We see a figurehead hanging from a beam below what used to be Daphne’s bedroom window. This is the figurehead from ‘The Loving Spirit’:

‘Placed against the beam is the figurehead of a ship. She leans beyond them all, a little white figure with her hands at her breast, her chin in the air, her eyes gazing towards the sea. High above the clustered houses and the grey harbour waters of Plyn, the loving spirit smiles and is free.’

Ernie Slade had retrieved it from the mudflats in Pont Creek when the stranded boat was broken up and given it to Daphne.

 Q Memorial

We enjoy a panoramic view of the harbour from the Q Memorial.

Sir Arthur Quiller-Couch published many novels, including ‘Troy Town’, a novel about a barely disguised Fowey, but he is perhaps best known for first publishing the ‘Oxford Book of English Verse’. In 1912 he was appointed Professor of English Literature at Cambridge, where one of his pupils was FR Leavis.

In Fowey, he befriended and supported many budding writers, amongst them Kenneth Grahame, JM Barrie, and of course Daphne du Maurier. ‘The critics will never forgive you for writing Rebecca,’ he had warned her with a rueful smile when it was released to popular adoration yet scathing critical reception.

Our path winds through Penleath woods, running alongside the Pont Pill river where Daphne had first spotted the wreck of the Jane Slade.

Pont Pill and Lanteglos (St Wyllow) Church

Pont Pill was at one time a busy little harbour but over the years has silted up and can now only be reached on high tides.  Pont Pill is thought by many local people to be part of the inspiration for Mole, Ratty, Toad and Badger’s adventures in ‘The Wind in the Willows’ because author Kenneth Grahame holidayed in nearby Lerryn. Leo Walmsley (1892–1966) wrote several novels while living in a hut by the creek, and he and Daphne became friendly. The creek is the setting for his autobiographical novel ‘Love in the Sun’.

In the church at the top of the hill, we find the gravestone of Christopher Slade and Jane Slade, who were both married and buried here.

This was also the church where Daphne du Maurier was married to Major Frederick Browning in 1932 after a romance fit for fiction. He had read the ‘Loving Spirit’ and been so enthralled by it that he set off in search of the author, travelling along the coast on his motorboat Ygdrasil until he found her. He sent her a note – ‘I wondered if you would care to come out in my boat?’ – and three months later they were married here. Naturally, they arrived for the ceremony by boat, very early in order to catch the tide, and walked up to the church as we have from Pont. Daphne described the route we are taking – ‘The sun shone, casting thick shadows on one side of the lane, the hedgerows were thick with wild roses and dark, scented honeysuckle.’ I can’t imagine she was wearing her wedding dress with a long train at this point though, as the route up is steep and often muddy as a little stream runs alongside it!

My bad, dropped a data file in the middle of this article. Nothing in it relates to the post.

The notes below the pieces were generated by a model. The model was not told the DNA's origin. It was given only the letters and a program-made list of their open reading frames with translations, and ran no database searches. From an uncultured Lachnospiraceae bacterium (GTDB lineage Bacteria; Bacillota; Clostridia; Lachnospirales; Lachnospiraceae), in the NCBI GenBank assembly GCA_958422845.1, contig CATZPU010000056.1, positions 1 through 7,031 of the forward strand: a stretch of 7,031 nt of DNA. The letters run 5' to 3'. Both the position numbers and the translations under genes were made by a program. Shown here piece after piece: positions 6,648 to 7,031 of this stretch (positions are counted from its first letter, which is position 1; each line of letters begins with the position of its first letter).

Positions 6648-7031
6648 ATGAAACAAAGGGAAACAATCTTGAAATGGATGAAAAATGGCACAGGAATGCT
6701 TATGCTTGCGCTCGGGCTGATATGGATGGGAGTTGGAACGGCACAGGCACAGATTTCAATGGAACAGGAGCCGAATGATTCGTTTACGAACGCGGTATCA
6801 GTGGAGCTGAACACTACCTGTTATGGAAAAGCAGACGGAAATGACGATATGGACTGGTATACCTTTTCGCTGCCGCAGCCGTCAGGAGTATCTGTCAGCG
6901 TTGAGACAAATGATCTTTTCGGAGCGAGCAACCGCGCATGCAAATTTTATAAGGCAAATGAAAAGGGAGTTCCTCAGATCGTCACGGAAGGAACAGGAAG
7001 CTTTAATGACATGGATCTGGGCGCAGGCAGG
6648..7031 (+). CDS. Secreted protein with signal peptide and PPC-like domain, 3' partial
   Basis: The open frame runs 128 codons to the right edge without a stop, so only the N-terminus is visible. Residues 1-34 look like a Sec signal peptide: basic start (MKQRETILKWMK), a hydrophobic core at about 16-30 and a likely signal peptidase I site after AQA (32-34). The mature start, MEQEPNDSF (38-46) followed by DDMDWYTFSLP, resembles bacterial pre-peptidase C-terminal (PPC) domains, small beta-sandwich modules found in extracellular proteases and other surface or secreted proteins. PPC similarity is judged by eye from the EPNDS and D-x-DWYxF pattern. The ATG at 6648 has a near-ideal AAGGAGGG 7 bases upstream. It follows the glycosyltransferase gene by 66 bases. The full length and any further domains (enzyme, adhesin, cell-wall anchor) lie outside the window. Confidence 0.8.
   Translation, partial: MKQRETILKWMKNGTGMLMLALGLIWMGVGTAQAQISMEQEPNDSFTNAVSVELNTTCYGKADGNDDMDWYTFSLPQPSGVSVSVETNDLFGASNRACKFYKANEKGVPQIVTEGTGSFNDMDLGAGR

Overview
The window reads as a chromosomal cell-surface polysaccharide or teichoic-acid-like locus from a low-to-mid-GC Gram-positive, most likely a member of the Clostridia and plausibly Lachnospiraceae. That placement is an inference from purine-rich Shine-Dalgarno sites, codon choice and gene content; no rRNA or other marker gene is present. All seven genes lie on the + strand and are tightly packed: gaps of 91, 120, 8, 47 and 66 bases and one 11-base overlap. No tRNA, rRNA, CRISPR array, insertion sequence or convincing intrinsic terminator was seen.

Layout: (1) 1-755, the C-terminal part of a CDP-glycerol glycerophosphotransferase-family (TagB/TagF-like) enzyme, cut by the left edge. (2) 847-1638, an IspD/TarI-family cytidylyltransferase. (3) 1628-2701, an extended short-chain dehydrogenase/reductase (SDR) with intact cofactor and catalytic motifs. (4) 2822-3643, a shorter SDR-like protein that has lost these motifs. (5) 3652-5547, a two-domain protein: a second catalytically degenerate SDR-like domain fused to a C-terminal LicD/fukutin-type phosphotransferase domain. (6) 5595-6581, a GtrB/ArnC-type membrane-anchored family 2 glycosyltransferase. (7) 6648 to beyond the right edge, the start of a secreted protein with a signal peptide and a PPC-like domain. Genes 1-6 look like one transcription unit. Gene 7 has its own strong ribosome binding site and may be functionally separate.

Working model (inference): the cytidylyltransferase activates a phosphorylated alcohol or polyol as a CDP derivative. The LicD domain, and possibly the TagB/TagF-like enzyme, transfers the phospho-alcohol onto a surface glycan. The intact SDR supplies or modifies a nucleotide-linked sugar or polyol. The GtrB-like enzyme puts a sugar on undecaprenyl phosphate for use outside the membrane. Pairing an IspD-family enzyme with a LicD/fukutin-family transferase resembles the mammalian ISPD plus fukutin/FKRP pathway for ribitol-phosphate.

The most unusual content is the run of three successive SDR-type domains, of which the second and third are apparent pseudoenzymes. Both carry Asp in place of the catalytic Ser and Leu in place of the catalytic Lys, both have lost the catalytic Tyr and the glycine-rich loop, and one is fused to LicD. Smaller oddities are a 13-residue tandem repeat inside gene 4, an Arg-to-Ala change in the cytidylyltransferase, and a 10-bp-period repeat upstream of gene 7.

Polruan (‘Plyn’)

We arrive through the ancient ‘Truan’ woods with its rustling trees to the village of Polruan with its fabulous views across to Fowey.

Daphne vividly describes it in ‘The Loving Spirit’: ‘Joseph felt the longing rise in his heart for Plyn. He wanted to look upon the quiet waters of the harbour, and the little cottages clustered about the hill, with the blue smoke curling from their crooked chimneys. He wanted to feel the cobbled stones of the old slip beneath his feet, where the nets were spread to dry in the sun, and where the blue-jerseyed fishermen leaned against the harbour wall. He wanted to hear the sound of the waves, splashing against the rocks below the Castle ruins, and the rustle of the trees in Truan woods, the movement of sheep and cattle in the hushed fields, the stirring of a rabbit in the high hedges that bordered the twisting lanes. He longed once more for the faces of simple folk, for the white wings of the crying gulls, and the call of the bells from Lanoc Church.’

Before she began ‘Loving Spirit’, Daphne had walked up to Polruan’s blockhouse fortification on a night when the moon was high, and there was only the sound of water lapping the rocks:

‘It seemed to me that I was standing on the cliffs years hence with a grown-up son. I was a ghost, long dead, existing only in his thoughts. And from that I passed on to thinking about my unborn book. My thoughts were of a past and future no longer separated in time, and I knew it must be the story of four generations.’